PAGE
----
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Gezirah Art Center: Summer Student Exhibition
Zamalek's Gezirah Art Center is currently hosting its annual summer collection, which serves as a showcase the creations of young Egyptian artists and art students all over Cairo.
Residing within the beautiful historical mansion that is Prince Amr Ibrahim Palace, Gezirah Art Centre is a work of art in itself and surely stands out as a unique landmark; with its Neo-Ottoman architecture style and its scenic tranquil garden decorated with stone and metal sculptures dating from the early 1900s.
Within Gezira Art Center's three halls - named Ahmed Sabry, Ragheb Ayyad and Al Hussein Fawzi - sit a colourful, imaginative and inspiring collection of artwork.
The Ahmed Sabry Hall contained a colourful collection of mosaics, collages, drawings and paintings by children as young as eight years-old. Further in, university student, Nada Al Ramly, displays a beautiful piece showing a boat floating on calm water, portraying a calm essence through pastel colours and delicate brush strokes.
Being the largest among the halls, the Ragheb Ayyad Hall offers the most variety in the exhibition, displaying pieces by art students. The first piece is by Hesham Abdel Fattah, portraying an elegant looking couple sitting together on a stool with a slightly urban background and sea view. The piece is painted in romantic tones of dark reds and browns and in a highly sophisticated style that demonstrates both the student's skill and passion for the arts.
A series of wooden collages were both imaginative and pleasing to the eye and it was nice to see many sculpture pieces within the exhibition, which added more diversity to the collection. A particularly alluring piece was the ceramic vase, by Anis Gamel, with its obscure form and colours that could almost resemble underwater caves.
The Al Hussein Fawzi Hall holds perhaps the most traditional pieces, featuring a collection of Islamic and Christian paintings along with Pharonic paintings, all of which are narrative and involve a rich cultural approach. One particular piece by art student Mennatallah Ashraf, captures Picasso's refined style which was delightful to contemplate.
Overall, Gezirah Art Center's summer exhibition is a festive event with many students attending with their families. It was truly inspiring to witness the children's talents which exceeded our expectations displaying an impressive collaboration in terms of presentation, skill and hard work.
While the late Inji Efflatoun has become known for her colourful paintings, Safar Khan Gallery’s current exhibition shines a light on Efflatoun’s ink-on-paper collection, ‘Freedom After Prison’. Utilising the chosen materials through different techniques, Efflatoun created a diverse collection of sketches, which depicts life in the Egyptian countryside.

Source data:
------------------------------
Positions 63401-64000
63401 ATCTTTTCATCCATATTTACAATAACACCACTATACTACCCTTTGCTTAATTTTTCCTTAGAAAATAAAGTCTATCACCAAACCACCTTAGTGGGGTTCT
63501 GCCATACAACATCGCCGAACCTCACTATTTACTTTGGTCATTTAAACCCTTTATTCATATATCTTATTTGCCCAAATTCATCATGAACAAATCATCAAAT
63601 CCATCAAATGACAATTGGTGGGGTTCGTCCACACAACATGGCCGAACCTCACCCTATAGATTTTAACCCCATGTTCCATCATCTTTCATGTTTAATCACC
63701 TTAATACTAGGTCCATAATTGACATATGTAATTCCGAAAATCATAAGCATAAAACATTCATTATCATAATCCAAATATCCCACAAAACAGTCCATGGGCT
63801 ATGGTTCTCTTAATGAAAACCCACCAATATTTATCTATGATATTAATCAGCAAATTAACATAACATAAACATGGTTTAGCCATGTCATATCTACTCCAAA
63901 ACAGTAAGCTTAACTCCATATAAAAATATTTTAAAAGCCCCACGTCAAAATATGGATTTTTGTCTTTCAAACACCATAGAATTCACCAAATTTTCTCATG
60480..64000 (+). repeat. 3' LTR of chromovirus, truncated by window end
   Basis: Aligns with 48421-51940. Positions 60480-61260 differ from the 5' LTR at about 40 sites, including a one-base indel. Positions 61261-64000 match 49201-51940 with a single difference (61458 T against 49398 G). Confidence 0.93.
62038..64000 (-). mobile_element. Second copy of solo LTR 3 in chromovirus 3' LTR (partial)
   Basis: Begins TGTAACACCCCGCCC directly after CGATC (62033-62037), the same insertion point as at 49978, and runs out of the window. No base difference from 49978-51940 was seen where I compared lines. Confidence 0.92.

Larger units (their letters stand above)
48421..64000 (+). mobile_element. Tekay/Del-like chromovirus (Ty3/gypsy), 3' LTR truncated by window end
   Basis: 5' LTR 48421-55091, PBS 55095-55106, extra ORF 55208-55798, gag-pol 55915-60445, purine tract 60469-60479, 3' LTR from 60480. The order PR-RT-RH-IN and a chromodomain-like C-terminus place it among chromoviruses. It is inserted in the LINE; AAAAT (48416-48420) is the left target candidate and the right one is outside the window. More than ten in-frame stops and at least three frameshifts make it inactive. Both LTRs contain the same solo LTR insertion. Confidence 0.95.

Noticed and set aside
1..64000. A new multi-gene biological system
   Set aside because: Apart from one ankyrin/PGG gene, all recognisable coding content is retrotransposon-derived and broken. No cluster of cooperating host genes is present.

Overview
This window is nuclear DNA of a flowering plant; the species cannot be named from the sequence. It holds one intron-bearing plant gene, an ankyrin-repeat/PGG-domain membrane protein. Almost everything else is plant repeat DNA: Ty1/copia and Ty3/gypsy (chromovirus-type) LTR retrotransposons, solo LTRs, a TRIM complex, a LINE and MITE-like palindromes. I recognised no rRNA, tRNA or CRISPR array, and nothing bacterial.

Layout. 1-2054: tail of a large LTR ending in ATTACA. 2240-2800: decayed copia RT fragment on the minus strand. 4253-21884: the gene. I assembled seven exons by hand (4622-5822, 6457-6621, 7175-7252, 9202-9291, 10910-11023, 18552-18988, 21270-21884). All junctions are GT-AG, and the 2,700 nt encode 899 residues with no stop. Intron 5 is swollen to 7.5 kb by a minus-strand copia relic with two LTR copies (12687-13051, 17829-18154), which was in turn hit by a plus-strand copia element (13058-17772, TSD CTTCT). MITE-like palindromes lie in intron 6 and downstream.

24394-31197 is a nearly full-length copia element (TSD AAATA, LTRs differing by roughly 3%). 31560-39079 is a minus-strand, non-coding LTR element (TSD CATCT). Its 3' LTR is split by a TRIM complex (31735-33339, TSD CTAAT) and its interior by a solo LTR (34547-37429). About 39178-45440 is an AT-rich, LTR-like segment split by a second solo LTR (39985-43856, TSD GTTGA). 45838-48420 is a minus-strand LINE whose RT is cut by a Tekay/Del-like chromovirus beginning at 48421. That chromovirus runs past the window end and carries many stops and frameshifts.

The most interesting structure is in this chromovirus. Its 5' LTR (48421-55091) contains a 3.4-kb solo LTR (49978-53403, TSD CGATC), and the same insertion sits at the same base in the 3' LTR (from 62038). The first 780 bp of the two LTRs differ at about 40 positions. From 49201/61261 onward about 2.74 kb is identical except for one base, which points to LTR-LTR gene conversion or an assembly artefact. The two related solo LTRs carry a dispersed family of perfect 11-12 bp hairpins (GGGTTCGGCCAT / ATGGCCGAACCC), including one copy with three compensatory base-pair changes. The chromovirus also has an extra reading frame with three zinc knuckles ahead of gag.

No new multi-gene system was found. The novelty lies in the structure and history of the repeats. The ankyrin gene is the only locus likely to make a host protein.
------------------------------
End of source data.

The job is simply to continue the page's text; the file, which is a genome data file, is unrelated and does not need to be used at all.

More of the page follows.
In some of the paintings, Efflatoun used staccato pen strokes to form the scene. One of them is ‘Rest Time’, in which the artist drew the masses of resting workers, adding a touch of detail here and there to break the detachment of the outlines.
On the other hand, other paintings boast a flowing outline, especially the ones including palm trees and greenery. In one of the best pieces in the exhibition, Efflatoun not only studies the form of palm leaves, but she also adds a creative touch to this simple form, filling the thin outline of the element with waves of ink, using the wide tip of a black marker.
Merging between the previous two techniques, Efflatoun drew a number of scenes that portray the dwellings of the peasants. For example, in one of the paintings, the artist used a continuous outline to draw the houses, while pen strokes were used to form the shape of other details, like palm trees or straw ceilings. Where necessary, Efflatoun used the wide tip of the marker for creating shades.
Though the different shades of ink are dominant in this exhibition, the gallery shows four paintings in colour, three of which are by Efflatoun herself and the fourth is by the exhibition’s guest of honour, the late Taheya Halim.
While two of Efflatoun’s were placed in near the front desk, making it difficult for the viewer to have a close look at them under the stares of the curators, the third, which portrays the artist while working in a simple set of brush strokes, is placed amidst the other ink paintings. However, being the guest of honour, Halim’s Painting, which depicts a Nubian couple seated on a bench, is centred on the wall facing the entrance.
And whether in colours, or merely painting using ink, ‘Freedom After Prison’ is sheer proof of the artist’s brilliant ability to create animated paintings using different mediums.